Evolutionary Selection of Microtubule-Interacting Filamentous Phage with Thousands of Interaction Sites on the Side Walls
B. Cao, C. Mao
University of Oklahoma, US
Keywords: phage display, microtubule, tubulin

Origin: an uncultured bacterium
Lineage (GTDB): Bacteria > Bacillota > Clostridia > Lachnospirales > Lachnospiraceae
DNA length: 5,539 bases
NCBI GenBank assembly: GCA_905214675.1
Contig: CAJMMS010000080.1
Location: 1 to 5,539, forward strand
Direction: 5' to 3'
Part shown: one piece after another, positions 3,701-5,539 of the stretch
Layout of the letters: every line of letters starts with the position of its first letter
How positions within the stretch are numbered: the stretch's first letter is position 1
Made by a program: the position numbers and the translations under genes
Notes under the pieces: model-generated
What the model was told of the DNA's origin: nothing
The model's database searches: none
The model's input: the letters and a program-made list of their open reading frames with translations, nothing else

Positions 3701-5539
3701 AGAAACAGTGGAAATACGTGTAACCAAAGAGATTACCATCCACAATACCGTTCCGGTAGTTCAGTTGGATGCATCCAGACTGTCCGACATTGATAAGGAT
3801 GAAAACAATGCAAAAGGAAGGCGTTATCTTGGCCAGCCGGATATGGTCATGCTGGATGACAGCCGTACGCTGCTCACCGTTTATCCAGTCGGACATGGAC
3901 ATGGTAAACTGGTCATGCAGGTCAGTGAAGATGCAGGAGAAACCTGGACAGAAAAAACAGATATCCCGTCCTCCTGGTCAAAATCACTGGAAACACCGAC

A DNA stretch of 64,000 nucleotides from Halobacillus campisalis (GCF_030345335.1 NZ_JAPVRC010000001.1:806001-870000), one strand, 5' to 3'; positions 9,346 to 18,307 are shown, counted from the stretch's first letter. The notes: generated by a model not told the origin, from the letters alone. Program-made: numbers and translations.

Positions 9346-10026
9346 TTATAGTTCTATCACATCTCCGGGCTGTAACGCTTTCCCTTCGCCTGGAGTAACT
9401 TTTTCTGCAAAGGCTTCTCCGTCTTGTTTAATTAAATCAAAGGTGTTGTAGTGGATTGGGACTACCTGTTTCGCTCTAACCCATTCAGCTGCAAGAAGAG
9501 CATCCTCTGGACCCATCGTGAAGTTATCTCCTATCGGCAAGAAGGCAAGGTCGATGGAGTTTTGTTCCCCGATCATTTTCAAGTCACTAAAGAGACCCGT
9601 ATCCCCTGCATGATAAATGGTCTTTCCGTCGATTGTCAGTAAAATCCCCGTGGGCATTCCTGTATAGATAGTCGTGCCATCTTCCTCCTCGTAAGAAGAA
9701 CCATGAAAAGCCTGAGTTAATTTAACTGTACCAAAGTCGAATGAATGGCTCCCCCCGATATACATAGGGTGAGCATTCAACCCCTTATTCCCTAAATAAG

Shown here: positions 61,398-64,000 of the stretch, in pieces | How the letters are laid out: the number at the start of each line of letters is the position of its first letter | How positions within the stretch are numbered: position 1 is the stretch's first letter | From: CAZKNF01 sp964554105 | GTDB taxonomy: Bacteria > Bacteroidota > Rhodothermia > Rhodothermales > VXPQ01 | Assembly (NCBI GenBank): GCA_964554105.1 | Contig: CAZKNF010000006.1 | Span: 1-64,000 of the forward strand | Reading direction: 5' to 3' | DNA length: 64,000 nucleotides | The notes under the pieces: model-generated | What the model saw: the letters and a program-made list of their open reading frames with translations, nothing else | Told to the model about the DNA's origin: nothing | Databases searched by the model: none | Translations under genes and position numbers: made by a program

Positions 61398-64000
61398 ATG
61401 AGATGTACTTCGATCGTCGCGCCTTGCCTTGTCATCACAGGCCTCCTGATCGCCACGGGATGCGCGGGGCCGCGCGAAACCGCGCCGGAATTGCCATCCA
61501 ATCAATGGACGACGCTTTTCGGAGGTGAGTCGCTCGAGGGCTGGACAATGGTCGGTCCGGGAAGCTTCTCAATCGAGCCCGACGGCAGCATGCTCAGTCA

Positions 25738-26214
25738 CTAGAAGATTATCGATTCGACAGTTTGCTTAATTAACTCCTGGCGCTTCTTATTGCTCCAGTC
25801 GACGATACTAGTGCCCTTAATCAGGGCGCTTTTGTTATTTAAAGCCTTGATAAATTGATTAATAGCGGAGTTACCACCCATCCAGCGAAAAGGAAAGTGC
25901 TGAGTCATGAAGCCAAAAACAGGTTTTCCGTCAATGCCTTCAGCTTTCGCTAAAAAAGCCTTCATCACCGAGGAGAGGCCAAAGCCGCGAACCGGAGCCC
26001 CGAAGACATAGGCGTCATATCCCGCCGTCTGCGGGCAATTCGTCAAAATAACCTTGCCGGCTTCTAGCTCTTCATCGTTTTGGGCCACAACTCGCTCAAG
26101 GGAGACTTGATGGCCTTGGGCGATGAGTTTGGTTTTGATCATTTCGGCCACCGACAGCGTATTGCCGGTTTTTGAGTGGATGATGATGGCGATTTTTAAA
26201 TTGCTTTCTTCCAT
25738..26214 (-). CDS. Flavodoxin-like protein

Abstract:Microtubule is an important structural and functional component in cells. The assembly and disassembly of microtubules are important for cell division. Thus microtubule-binding agents that can interfere with these processes are potential drugs that can inhibit mitotic progression. We hypothesize that microtubule-binding phage, which can be engineered to target cancer cells, can be a potential anti-cancer drug that can disrupt microtubule dynamics of cancer cells. We used landscape phage display technique to identify microtubule-binding phage by using purified alpha and beta tubulins as targets in biopanning. Because microtubule-associated proteins (MAPs) are a class of proteins that can bind to microtubules and stabilize them to maintain their functions, we compared affinity-selected tubulin-binding peptides with the MAPs by using the REceptor Ligand Contacts (RELIC) suite of programs, which is a bioinformatics tool for combinatorial peptide analysis and identification of protein-ligand interaction sites. The affinity-selected peptides were shown to have similarity with the sequences of two MAP families (MAP1 and MAP2/tau), thereby identifying putative microtubule-binding domains on these MAPs. The tubulin-binding affinity was also confirmed by using transmission electron microscopy (TEM) to characterize the interaction between affinity-selected tubulin-binding phage and tubulins.